My biological father died 3 years ago. He was a great friend to a lot of people. He was handsome and super friendly. He had blond hair and blue eyes and was more than likely who I have to thank for naturally highlighting hair in the sunshine. A whole bunch of people really loved him. But, he wasn't a father.
He never grew up which I guess to some might be charming, but it's not the best quality for a little girl looking for stability in a male role model. Our relationship was strained to say the least especially as I got older. Divorce didn't help. Moving far away probably didn't help. His lack of interest in a true relationship really didn't help. He was a fair weather friend. He couldn't deal with the hard times or the confusing things or the frustrating moments. He was surface and I'm sooooooooo not. We were probably both a little thankful when I turned 18 and we didn't have to fake a good relationship anymore.
The last time I saw my dad alive was when I was 21 visiting other family in Pennsylvania for the holidays. I didn't want to go see them. I hadn't seen that part of my family in over a year and I couldn't visualize a scenario where there wouldn't be awkward moments. But, they asked me to come over and visit one evening and so I did dragging my cousin Julie along for the fun....ahem.
We walked in the door of my aunt's house, my grandmother took my coat and we leaned against the counter. My dad was sitting at the table about 10 feet away from me playing cards with my aunt. "Hey kiddo. What's up?" He didn't look up from his cards and went immediately back to his game. They kept playing like we weren't there. My grandmother tried to fill in the gaps with a few questions you ask people you don't really know and then I asked for my coat after about 20 minutes. We left and I'm so glad we did.
My cousin basically had her mouth open like she couldn't believe that just happened. I can't remember what we talked about on the way back, but I remember being really upset. We got back to my other aunt's house and she asked how it went. All I could think to say was, "He didn't even get up! He didn't even get up!" She looked confused and my cousin said, "really, it was awful."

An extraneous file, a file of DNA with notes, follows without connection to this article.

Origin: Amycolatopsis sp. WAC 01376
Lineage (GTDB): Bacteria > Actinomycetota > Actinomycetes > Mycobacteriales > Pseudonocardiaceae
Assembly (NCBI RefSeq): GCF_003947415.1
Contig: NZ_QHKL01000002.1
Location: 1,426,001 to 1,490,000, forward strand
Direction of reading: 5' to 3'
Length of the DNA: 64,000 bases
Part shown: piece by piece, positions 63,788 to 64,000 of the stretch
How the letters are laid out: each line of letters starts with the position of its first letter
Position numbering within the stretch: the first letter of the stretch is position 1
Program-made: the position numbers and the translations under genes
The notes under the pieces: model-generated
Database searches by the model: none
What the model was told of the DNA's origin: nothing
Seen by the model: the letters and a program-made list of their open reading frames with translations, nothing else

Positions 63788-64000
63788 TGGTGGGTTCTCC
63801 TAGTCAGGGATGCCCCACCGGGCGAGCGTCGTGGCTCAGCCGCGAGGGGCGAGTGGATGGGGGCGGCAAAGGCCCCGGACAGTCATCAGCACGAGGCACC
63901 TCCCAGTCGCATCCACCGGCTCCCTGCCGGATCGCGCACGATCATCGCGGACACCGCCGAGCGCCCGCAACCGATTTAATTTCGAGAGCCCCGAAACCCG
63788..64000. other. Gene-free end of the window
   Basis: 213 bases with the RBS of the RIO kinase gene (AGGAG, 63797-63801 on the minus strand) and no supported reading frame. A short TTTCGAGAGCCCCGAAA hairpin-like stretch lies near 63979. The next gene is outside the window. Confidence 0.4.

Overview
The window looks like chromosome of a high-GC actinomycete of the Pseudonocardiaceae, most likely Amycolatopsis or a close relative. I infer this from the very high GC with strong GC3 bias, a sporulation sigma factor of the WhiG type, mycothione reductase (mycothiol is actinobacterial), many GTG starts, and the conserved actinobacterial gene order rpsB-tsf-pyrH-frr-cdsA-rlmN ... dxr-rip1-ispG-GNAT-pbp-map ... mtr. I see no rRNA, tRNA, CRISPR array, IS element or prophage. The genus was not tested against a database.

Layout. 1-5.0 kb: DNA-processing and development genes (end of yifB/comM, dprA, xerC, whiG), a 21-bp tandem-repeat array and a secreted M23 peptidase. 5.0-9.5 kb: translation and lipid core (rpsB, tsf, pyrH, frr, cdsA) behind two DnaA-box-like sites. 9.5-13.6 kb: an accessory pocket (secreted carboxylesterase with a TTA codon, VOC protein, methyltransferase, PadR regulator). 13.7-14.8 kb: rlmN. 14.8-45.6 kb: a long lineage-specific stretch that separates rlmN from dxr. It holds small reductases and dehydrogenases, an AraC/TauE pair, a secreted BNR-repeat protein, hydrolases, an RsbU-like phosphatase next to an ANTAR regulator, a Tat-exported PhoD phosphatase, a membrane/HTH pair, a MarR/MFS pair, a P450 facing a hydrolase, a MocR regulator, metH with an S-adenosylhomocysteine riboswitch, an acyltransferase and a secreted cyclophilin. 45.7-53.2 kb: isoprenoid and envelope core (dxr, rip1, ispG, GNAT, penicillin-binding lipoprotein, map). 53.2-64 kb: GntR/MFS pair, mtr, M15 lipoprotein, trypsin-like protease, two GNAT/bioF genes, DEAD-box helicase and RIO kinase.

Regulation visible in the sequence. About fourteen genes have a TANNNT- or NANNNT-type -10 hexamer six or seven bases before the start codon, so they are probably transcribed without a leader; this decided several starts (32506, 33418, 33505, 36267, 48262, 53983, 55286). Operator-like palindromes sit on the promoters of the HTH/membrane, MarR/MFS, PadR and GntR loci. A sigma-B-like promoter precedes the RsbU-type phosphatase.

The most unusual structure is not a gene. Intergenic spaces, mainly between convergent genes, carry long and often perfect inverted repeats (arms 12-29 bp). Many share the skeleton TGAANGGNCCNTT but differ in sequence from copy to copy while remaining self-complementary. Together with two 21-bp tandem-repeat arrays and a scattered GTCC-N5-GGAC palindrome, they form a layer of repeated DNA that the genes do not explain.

Granted, he had no way of knowing sitting there that in less than a decade he would be dead. He didn't know that was the last time he would ever see his daughter on this earth. I like to think if he had known the exchange might have been different. I like to think he might have walked me to the car and apologized for not being there. I would have had the chance to forgive him and we could have agreed to be friends. It didn't happen that way.
But, when he was dying I halfway got the chance. He had been dying for several days. Everyone at his bedside had told him goodbye and had given him the proverbial permission to go. He was still hanging on. My step mother called and asked me if I would please speak to him. He was comatose at this point, but I agreed to do it. They held the phone to his ear and what I said doesn't matter. But I told him I absolutely forgave him for anything he felt was left unfinished. Later that evening he died.
I've thought about that exchange hundreds of times since then, but what has stuck with me is not that very one sided conversation. By now I had forgotten about the last time I'd seen him. But that day as I hung up the phone and took a deep breath I felt like God whispered to my soul that day, "I'll always get up for you."
People will always leave voids in our lives intentionally or not-it's part of being human. But, I have yet to experience a loss myself that God did not meet and exceed those expectations to absolute perfection. I'm so thankful that when we feel a void of any kind, temporary or seemingly permanent, he offers us Himself.
I'm thankful that when we come to him after moments or days or years, he gets up for us. He cares enough. We are that important to Him.